(post by Scdfa removed for a manners violation)

posted on May, 22 2015 @ 02:23 PM
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a reply to: TeaAndStrumpets



posted on May, 22 2015 @ 02:24 PM
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a reply to: TeaAndStrumpets
60 years ago?



edit on 22-5-2015 by ZetaRediculian because: (no reason given)



posted on May, 22 2015 @ 02:57 PM
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originally posted by: JimOberg

originally posted by: game over man.....


You think debunking UFO claims in space confirms the Fermi Paradox?


Do you accept the validity of my debunking this one specific genre of claims -- not even 'reports', since the real witnesses do not report them as UFOs, just the folks watching video from the ground?

I don't see how it applies to the Fermi paradox.


Of course I accept the validity of your debunking...

Do you think there is evidence of alien visitation to Earth? What are your thoughts on the Fermi Paradox? Does any of your research validate the paradox? Yes or no. You can add in a why answer if you decide to be polite. I look forward to your response.

edit on 22-5-2015 by game over man because: (no reason given)



posted on May, 22 2015 @ 03:03 PM
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a reply to: Arbitrageur


That thread is an example of what I'm talking about. The author of the thread says there are two possibilities and only two possibilities.

I say to be open-minded means being able to conceive of more than two possibilities, but to some people being open-minded means you have to conclude it's aliens or some kind of alien tech we aren't supposed to have. Seems like the idea of what it means to have an open mind is not well-understood.


When I think of the 2 possibility argument, it is either us or someone else. Perhaps they didnt word it well.

Other than that, most people do believe aliens exist elsewhere. Using time travel, we cant even be sure the future exists to travel too, much less if we are able to traverse time. Imo, the alien explanation is the most likely of the many possibilities, and it simplifies the conversation.



posted on May, 22 2015 @ 03:08 PM
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originally posted by: Scdfa

originally posted by: JimOberg
You'll find a set of essays here:

www.jamesoberg.com...


I'd rather have teeth pulled than read anything more this debunker has to say about UFOs and aliens. I've read more than enough.
For all his credentialed pretensions, he knows absolutely nothing about the alien situation, and that is simply by his choice.

I know more about aliens, for god's sake. I'm not bragging, that's simply by the events of my life. I'd be more than happy to fill him in, but he has convinced himself that he knows the events of my life never happened. He knows better than we do, and has the award winning essays to prove it.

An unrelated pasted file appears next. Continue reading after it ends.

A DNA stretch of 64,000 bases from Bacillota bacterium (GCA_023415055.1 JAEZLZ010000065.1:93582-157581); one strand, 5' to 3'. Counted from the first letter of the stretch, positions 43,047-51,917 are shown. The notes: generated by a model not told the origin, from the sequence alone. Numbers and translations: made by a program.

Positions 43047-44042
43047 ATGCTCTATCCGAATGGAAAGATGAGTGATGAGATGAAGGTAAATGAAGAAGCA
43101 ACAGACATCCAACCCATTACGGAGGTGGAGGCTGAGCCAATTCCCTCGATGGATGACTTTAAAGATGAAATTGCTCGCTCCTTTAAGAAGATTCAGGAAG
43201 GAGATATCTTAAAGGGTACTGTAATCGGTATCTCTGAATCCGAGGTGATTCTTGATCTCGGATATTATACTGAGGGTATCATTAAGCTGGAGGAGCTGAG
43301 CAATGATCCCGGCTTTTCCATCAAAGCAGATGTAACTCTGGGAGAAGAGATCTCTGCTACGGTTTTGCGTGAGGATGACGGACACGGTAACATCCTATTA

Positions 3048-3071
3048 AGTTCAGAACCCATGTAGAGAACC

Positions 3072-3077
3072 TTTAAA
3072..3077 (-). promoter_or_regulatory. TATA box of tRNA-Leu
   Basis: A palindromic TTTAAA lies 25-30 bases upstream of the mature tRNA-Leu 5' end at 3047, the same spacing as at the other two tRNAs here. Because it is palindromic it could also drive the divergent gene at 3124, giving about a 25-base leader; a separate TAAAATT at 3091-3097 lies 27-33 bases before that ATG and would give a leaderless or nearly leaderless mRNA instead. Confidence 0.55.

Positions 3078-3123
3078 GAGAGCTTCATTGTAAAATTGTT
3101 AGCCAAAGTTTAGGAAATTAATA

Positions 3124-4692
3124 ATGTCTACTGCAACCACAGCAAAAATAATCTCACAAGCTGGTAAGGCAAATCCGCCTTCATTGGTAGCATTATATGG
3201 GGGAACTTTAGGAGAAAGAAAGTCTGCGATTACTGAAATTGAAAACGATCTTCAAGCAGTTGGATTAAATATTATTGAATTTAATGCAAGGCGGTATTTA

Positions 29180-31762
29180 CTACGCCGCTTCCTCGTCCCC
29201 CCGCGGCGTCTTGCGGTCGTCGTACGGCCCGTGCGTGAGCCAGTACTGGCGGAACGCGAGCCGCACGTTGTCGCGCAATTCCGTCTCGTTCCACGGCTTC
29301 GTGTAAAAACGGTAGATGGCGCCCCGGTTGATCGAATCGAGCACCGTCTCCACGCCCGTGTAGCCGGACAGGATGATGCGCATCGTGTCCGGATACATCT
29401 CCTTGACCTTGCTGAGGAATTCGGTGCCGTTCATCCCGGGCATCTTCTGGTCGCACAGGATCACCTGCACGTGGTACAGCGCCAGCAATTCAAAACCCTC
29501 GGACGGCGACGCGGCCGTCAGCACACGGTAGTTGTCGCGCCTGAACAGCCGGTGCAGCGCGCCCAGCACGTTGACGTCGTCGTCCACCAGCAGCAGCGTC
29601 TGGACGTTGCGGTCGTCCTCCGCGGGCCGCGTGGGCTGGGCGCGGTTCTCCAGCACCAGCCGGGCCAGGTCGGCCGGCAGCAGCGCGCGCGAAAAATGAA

He might as well be writing essays about Galileo being wrong, that is how far out of the loop he actually is.



I believe this thread is about unsolved cases, not the existence/non-existence of aliens.

It's a shame you are too close minded to read anything written by Jim Oberg. If you took the time to read some of his essays, you might actually learn something, and you may also be surprised by some of the things he has to say, and the nuance with which they are conveyed.

Of course it's much easier to see what you want to see, and disregard the rest.


(post by game over man removed for a manners violation)

posted on May, 22 2015 @ 03:50 PM
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Ok then, I suppose I will try to address the subject of the OP directly.

The question: What [if anything] does the existence of unsolved cases really prove?

It proves absolutely nothing. Nothing can be proven by taking the data from an unproven phenomena.

The question must then be transformed into the following: What (if anything) does the existence of unsolved cases suggest?

I believe it clearly suggests a lack of study at the highest and most critical level of all the relevant sciences.

Right then, that is all I think I have to say on the matter except for this. The answer will not be found in this thread, nor in ANY of the links provided.





posted on May, 22 2015 @ 03:55 PM
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a reply to: Scdfa

Would you rather have your teeth pulled out than respond to Jim? Apparently not. He’s held the same views for decades and long before you were posting on ATS. I’m not trying to be provocative here, just pointing out that his beliefs exist independently to your personal experiences.

Likewise, your personal experiences exist independently of whatever anyone else thinks. You don’t require approval do you? You know what you saw and you know what you know.

In the case of experiencers in general, they hold their varying beliefs through empirical reasoning. In the case of non-believers, they hold their varying beliefs through sceptical reasoning.

Casting aspersions of ‘brimstone’ seems to me the same level of ad-hom as the ‘other side’ casting aspersions of idiocy and mental illness. Equating scepticism to something devilish is tantamount to playground name-calling. Isn’t ‘brimstone’ as ridiculous a charge as ‘woo woo’ is to anyone who’s seen, or experienced, something extraordinary to them?